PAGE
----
Jerry Brown's a lot of things, but he's no tax-and-spender

By George Skelton LA Times

A recent ad by the California Chamber of Commerce painting the former governor as promoting higher state spending and taxes missed the truth by a mile and damages the chamber's credibility.

There's ample baggage to hang around Jerry Brown's neck from his stint as governor way back when. But it does not include his being a tax-and-spender.

Brown never raised general taxes. In fact, he reduced the income tax.

If anything, Brown didn't spend enough.

Ask anyone who was paying attention during that 1975-1983 period and you'll probably hear a complaint that the young governor allowed the state's infrastructure to begin decaying.

He especially didn't invest enough in highways and universities. That was a mistake, he now concedes. But back then, he was preaching an "era of limits."

Jerry Brown was continually snubbing his nose at the political establishment, embodied by his father, Pat Brown, an admired, old-school former governor.

That resulted in cute stunts such as serving Britain's bemused Prince Charles a soda-pop luncheon of cold cuts and tossed greens -- treating a prince like a pauper.

It also led to Brown's disastrous stroke in appointing Rose Elizabeth Bird, a trusted aide with no judicial experience, as state Supreme Court chief justice. She later was ousted by voters.

But a tax-and-spender? Hardly, even if such a charge does play well in Republican polling and focus groups.

That's one of the factors that made the California Chamber of Commerce's TV ad attacking Brown last week so hare-brained.

"The ad sounded like it was written by someone who wasn't even born when Jerry was governor," says Tony Quinn, a longtime Republican political analyst.

It was produced by an out-of-state ad maker, apparently with minimum knowledge or interest in California political history. But truth rarely ranks a priority in political advertising anywhere.

The other factor that made the spot seem dopey was that it was so out of character and unbecoming of its sponsor, the normally esteemed state chamber. This is a respected organization with a prestigious board that lobbies for business interests, but until last week had stayed above mud-wallowing.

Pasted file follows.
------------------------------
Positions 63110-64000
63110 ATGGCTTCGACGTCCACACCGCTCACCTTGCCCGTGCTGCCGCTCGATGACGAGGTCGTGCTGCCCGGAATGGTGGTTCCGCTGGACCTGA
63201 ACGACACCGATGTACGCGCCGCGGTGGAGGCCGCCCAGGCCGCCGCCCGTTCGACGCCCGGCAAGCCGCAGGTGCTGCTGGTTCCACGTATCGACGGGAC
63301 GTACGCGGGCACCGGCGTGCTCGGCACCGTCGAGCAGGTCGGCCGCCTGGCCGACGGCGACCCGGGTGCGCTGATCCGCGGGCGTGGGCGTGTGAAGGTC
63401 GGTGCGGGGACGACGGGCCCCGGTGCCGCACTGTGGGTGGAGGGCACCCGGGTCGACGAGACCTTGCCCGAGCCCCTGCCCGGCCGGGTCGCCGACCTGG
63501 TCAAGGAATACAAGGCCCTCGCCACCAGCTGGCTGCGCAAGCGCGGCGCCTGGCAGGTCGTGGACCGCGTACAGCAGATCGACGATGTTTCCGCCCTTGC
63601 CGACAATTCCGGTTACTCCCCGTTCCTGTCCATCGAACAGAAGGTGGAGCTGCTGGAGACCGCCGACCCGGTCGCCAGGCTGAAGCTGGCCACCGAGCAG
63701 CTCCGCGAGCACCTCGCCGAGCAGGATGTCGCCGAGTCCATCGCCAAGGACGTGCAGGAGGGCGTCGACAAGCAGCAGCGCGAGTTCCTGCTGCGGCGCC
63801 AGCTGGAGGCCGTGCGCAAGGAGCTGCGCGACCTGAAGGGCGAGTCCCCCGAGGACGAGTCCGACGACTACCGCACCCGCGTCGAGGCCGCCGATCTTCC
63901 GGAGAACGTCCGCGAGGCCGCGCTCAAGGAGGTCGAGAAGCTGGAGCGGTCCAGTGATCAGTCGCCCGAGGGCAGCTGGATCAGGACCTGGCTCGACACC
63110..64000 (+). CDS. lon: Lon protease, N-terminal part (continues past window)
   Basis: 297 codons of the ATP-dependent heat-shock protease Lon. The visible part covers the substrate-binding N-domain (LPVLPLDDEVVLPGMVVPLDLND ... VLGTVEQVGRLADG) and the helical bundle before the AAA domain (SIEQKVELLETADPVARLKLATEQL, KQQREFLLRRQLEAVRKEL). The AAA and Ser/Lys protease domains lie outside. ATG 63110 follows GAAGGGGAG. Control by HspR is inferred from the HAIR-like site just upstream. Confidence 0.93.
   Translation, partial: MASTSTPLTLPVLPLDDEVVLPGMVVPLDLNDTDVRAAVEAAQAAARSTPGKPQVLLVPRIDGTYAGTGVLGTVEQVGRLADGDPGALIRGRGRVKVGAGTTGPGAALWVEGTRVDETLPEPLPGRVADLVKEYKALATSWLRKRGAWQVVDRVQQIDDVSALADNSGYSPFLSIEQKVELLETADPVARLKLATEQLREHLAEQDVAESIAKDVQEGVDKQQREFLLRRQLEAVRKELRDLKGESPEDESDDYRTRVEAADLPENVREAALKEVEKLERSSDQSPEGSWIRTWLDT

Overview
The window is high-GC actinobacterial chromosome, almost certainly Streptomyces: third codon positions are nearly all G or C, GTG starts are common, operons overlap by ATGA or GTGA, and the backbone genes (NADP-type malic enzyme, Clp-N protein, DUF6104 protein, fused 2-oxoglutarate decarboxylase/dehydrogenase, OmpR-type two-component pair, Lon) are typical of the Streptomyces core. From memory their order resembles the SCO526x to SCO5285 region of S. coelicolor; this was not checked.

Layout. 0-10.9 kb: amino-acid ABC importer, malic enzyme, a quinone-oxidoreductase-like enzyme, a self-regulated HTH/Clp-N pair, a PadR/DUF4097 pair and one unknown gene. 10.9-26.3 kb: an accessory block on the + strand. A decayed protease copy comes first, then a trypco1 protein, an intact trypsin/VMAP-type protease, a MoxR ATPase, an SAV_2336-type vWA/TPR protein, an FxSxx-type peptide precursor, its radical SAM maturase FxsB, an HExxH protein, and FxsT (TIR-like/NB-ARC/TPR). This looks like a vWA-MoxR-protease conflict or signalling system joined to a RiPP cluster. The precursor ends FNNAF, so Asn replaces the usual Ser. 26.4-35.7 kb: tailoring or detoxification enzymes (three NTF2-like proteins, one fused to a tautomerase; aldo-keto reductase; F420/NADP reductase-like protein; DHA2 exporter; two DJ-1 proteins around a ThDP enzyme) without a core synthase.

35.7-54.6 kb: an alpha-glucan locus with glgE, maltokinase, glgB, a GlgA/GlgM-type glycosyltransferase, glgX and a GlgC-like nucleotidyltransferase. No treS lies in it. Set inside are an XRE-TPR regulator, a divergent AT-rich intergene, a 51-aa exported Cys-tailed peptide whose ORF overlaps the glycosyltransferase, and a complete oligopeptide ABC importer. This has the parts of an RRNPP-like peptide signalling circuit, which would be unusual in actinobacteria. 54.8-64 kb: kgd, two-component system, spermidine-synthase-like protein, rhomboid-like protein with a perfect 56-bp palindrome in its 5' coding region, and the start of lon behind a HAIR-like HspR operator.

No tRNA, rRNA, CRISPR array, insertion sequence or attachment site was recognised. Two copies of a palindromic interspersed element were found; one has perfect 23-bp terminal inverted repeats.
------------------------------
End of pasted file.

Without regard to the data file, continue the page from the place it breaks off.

That was the shocker. It was as if some nice church-going family man had gotten drunk and was barking obscenities while chasing a bar wench in front of stunned friends.

Chamber President Allan Zaremberg, of course, didn't see it that way. He contended the ad merely represented an effort to "educate" voters about the vital issues of job creation, taxes and spending.

Right. That's why the spot -- titled "Enough is Enough" -- was all about slamming Brown, the cinch Democratic nominee for governor.

"To any reasonably minded person, this is nothing more than a typical political attack ad," complained four chamber board members in a letter to Zaremberg. "It undermines the chamber's credibility to justify it as anything other than that. . . . This is not the kind of 'education' approach with which . . . the chamber should be associated."

After Brown and his wife worked the phones for hours asking board members "What gives?" and some of them griped to Zaremberg, he pulled the ad. It had run for only a few days around the state and was replaced with a neutral issues blurb.

But undoubtedly similar versions of the hit piece are being crafted by Republican front-runner Meg Whitman.

If you missed the spot, which featured a '70s-era Brown mug shot, this was the narration by a female announcer:

"California's lost 1 million jobs. We're $200 billion in debt. And Jerry Brown has a 35-year record of higher spending and taxes. Gov. Brown opposed Prop. 13. Spending increased 163%. He turned a budget surplus into a massive debt."

The narrator also says that when Brown was Oakland's mayor, city taxes rose, spending increased 60% and "jobs vanished." Admittedly, I'm foggy on Oakland. But I do know that all the tax hikes were approved by at least two-thirds of the city's voters.

I also know that Atty. Gen. Brown can't be blamed for California's job losses or debt.

Read the rest of the article here.

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